IZUMI- (ee-zoo-mee) “fountain, spring”
KAEDE- (kah-eh-deh) “maple”
KAORI-(kah-oh-ree) “smell, perfume, fragrance”. It can also come from ka “smell, perfume” and ori “weaving”. Often written using the hiragana writing system.
KAWAII- (kah-wye-ee) “cute, darling”
MARIKO-(mah-ree-koh) ma “real, true”, ri “village” and ko “child”.
MEGUMI-(meh-goo-mee) “beautiful blessing’ often written in hiragana
MEI– (may) me “bud, sprout” combined with i “reliant”, i “life” or i “clothing, garment”.
MICHIKO-(mee-chee-koh) mi “beautiful”, chi “wisdom, intellect” and ko “child”.
MIKA (mee-kah) mi “beautiful” combined with ka “smell, perfume” or ka “increase”.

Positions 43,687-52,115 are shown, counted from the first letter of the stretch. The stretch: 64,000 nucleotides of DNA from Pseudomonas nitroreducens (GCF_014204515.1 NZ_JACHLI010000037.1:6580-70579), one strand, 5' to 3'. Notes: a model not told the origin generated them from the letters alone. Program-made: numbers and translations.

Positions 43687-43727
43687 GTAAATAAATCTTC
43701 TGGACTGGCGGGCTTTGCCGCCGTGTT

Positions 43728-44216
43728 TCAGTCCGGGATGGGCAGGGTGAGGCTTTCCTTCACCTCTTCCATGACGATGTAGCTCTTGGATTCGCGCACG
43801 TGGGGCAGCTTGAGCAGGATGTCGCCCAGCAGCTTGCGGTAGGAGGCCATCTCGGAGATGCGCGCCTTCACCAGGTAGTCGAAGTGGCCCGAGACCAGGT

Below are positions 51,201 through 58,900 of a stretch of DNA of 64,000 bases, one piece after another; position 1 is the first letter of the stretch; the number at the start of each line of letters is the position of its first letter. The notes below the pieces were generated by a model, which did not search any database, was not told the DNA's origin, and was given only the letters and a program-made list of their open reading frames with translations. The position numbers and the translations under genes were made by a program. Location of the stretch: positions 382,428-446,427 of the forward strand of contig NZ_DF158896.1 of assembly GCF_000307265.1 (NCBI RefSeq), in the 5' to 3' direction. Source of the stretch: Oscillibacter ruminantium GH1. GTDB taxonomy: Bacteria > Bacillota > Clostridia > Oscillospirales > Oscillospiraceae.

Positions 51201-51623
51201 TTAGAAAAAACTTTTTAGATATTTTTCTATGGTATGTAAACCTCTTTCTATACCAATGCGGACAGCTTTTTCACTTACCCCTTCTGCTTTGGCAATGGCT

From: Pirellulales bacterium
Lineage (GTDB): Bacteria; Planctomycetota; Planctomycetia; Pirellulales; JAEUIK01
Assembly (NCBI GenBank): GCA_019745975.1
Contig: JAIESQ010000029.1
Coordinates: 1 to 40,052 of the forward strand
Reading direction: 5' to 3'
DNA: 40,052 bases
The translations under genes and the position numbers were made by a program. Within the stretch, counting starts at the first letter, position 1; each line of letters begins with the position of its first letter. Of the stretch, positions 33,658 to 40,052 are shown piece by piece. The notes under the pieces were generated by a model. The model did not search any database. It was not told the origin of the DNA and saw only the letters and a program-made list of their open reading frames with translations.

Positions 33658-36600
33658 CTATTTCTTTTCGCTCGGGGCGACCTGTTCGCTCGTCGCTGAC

NAOMI– (nah-oh-mee) nao “honest, straight” and mi “beautiful”.
REI-(ray) “bell” or “lovely”
RINA-(ree-nah) ri “jasmine” or ri “village” combined with na, a phonetic character, or na “vegetables, greens”.
RIO– (ree-oh) ri “jasmine” or ri “village” combined with o “center”, o “thread” or ou “cherry blossom”.
SAKURA– (sah-koo-rah) “cherry blossom” symbol of prosperity; very popular Japanese name.
SAYURI-(sah-yoo-ree) sa, “small” and yuri, “lily”
SHIORI-(shee-oh-ree) “to weave a poem”
SORA– (soh-rah) “sky”
SUKI– (soo-kee) “favorite, dear, pet”
UME-(oo-may) “plum” plum blossoms symbolize wifely fidelity
YUUNA-(yoo-nah) yui “tie, bind” and na “vegetables, greens”.
ARATA- (ah-rah-tah) “fresh, new”
HARUKI– (hah-roo-kee)) haru,”clear up” or “sun, sunlight” combined with ki, “radiance, shine” or “life”.
HIKARU– (hee-kah-roo) “light” or “radiance”